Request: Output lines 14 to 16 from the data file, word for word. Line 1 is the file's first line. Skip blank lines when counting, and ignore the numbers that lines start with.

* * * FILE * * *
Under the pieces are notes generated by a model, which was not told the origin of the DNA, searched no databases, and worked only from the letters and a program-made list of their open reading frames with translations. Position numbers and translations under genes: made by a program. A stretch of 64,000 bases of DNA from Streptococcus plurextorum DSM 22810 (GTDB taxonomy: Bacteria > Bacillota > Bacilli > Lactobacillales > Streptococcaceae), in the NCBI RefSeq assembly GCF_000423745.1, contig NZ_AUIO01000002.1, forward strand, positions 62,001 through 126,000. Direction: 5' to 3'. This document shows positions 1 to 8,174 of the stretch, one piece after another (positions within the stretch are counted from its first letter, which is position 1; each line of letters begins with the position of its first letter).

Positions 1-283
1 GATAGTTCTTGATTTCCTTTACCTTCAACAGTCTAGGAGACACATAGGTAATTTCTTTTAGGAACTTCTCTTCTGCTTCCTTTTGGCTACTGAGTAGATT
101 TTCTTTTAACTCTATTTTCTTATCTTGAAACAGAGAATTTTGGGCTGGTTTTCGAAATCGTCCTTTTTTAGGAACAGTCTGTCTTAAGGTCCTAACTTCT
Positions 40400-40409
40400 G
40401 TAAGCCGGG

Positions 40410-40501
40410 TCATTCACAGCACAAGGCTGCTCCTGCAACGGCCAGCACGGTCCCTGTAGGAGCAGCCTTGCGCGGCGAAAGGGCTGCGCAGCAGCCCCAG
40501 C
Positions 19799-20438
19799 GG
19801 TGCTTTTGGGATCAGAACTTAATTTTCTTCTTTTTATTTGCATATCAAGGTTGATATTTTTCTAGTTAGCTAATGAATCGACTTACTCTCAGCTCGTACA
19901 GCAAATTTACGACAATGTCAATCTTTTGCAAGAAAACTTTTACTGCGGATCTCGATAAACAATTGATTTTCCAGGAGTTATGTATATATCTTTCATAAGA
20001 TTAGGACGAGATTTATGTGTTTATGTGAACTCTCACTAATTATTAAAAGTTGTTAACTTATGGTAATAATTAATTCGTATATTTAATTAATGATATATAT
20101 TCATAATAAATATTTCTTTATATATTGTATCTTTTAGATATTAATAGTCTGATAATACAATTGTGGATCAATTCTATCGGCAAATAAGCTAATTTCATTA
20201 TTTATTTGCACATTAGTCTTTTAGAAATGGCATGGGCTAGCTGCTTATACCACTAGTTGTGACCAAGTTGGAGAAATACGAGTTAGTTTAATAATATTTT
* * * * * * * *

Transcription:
19901 GCAAATTTACGACAATGTCAATCTTTTGCAAGAAAACTTTTACTGCGGATCTCGATAAACAATTGATTTTCCAGGAGTTATGTATATATCTTTCATAAGA
20001 TTAGGACGAGATTTATGTGTTTATGTGAACTCTCACTAATTATTAAAAGTTGTTAACTTATGGTAATAATTAATTCGTATATTTAATTAATGATATATAT
20101 TCATAATAAATATTTCTTTATATATTGTATCTTTTAGATATTAATAGTCTGATAATACAATTGTGGATCAATTCTATCGGCAAATAAGCTAATTTCATTA